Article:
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Multi-pronged strategy needed to fight loan sharks
The Saigon Times Daily
Sunday,  Nov 4, 2018,10:47 (GMT+7)

Multi-pronged strategy needed to fight loan sharks

The Saigon Times Daily

Data given at a press briefing last Thursday paints a worrying picture about HCMC’s social safety when it was revealed that the municipal police department has come up with a list of 600 unlicensed moneylenders, often referred to as loan sharks, and are mulling a strategy to cope with them. Just imagine each of the loan sharks has scores of borrowers, then tens of thousands of people in the city have fallen victim to those rings that make huge, illegal gains by slapping sky-high interest rates on loans, in many cases as high as hundreds of percent a year.

There have been stories of borrowers having to transfer their houses or other properties to such lenders after taking out small loans that multiplied after certain periods; there have been cases of insolvent borrowers being arrested or physically harmed by thugs employed by illegal lenders; and there have been numerous cases of harassment by such loans sharks under various forms, from splashing paint and other dirty substances onto the borrower’s house to death threats. Little has been done to safeguard the victims.

In HCMC – though such rings are not limited to HCMC alone – illegal operations by loan sharks are diverse in form. One can see leaflets handed out on the street, and small ads posted on the internet or electricity poles or any street corner. Loan sharks are also disguised under legal entities like pawn shops or debt recovering companies; and conditions are extremely simple and easy-going, as borrowers do not have to prove anything but simply hand over identity cards or household registration books.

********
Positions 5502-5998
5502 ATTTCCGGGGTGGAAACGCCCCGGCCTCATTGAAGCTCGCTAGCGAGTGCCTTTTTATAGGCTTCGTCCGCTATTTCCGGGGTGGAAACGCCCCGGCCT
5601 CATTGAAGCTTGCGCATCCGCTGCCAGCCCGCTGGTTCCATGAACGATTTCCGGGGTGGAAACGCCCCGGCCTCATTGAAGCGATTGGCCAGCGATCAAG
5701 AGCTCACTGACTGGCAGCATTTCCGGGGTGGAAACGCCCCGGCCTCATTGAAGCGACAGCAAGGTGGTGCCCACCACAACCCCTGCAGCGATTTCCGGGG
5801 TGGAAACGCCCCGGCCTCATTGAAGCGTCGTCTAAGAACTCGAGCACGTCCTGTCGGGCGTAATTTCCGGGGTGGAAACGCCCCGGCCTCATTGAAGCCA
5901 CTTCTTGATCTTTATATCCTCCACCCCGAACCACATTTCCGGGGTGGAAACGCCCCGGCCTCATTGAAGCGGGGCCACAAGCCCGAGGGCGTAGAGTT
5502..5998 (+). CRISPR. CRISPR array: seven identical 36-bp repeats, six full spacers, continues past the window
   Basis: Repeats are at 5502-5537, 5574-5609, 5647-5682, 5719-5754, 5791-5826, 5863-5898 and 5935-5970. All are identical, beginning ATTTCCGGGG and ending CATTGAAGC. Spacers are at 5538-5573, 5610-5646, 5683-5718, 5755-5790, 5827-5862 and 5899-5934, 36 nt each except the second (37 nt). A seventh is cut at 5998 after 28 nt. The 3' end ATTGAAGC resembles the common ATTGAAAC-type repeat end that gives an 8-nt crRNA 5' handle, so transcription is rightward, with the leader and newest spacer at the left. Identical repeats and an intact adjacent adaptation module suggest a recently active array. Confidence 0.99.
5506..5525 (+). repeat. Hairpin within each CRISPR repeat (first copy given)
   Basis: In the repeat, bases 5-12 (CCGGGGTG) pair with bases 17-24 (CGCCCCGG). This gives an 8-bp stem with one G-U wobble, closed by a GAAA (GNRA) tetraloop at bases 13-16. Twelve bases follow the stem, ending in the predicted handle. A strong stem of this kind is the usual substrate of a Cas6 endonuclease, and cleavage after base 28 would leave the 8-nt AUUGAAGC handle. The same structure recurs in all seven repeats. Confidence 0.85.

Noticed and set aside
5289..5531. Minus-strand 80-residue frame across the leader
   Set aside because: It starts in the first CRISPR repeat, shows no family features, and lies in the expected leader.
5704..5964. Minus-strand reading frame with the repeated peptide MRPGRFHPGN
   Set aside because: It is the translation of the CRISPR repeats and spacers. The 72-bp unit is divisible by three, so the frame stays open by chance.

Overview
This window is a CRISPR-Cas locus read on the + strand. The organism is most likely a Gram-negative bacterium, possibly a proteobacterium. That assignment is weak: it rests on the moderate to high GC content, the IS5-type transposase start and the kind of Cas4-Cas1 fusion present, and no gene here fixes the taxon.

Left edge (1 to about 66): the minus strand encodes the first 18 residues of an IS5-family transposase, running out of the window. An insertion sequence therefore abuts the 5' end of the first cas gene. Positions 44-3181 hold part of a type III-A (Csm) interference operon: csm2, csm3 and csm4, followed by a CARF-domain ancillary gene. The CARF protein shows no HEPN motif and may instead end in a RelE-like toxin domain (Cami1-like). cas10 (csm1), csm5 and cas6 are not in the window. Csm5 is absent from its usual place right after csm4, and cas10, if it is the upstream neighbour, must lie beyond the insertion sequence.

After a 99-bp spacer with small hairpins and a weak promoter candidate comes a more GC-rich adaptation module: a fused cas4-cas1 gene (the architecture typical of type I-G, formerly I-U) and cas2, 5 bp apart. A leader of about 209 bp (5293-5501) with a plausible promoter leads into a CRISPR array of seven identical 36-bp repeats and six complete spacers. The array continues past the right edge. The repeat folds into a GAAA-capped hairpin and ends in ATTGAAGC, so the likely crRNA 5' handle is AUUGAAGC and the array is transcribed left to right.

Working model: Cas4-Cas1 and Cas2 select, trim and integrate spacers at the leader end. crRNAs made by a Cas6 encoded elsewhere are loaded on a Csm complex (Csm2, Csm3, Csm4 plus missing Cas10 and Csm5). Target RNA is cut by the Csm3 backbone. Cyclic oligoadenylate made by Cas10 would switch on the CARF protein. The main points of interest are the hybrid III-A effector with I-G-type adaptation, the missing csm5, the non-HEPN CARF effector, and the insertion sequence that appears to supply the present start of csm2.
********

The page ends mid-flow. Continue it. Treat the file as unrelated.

Until now, police have repeatedly asked the people to shy away from loan sharks. Such warnings have not paid off, as evidenced by the booming number of unlicensed money lenders mentioned above, though this number may be just the tip of an iceberg.

In fact, loan sharks find favorable conditions as fertile soil for their business.

First, many poor people cannot access credit at banks or finance companies due to stringent lending conditions, and when faced with financial hardships, they tend to choose unlicensed moneylenders instead. Second, regulations as well as their enforcement to ward off financial crimes, especially for petty loans, are not strict enough to deter shark loans, manifested by the number of court cases so few and far between against loan sharks. And last but not least, many people as borrowers are not well aware of the law, do not understand that under the Civil Code, such loan sharks are violating the law, and it is borrowers in such cases that are protected, not lenders.

It is expected that HCMC Police will take an iron fist in dealing with loan sharks, but such measures alone are not enough. Apart from new regulations to cast as outlaws all loan sharks, a new task-force agency should be set up to handle complaints from victims and to come to their protection. And most importantly, the State should have new policies to make micro credits easily available for the poor. Otherwise, the situation will go from bad to worse.

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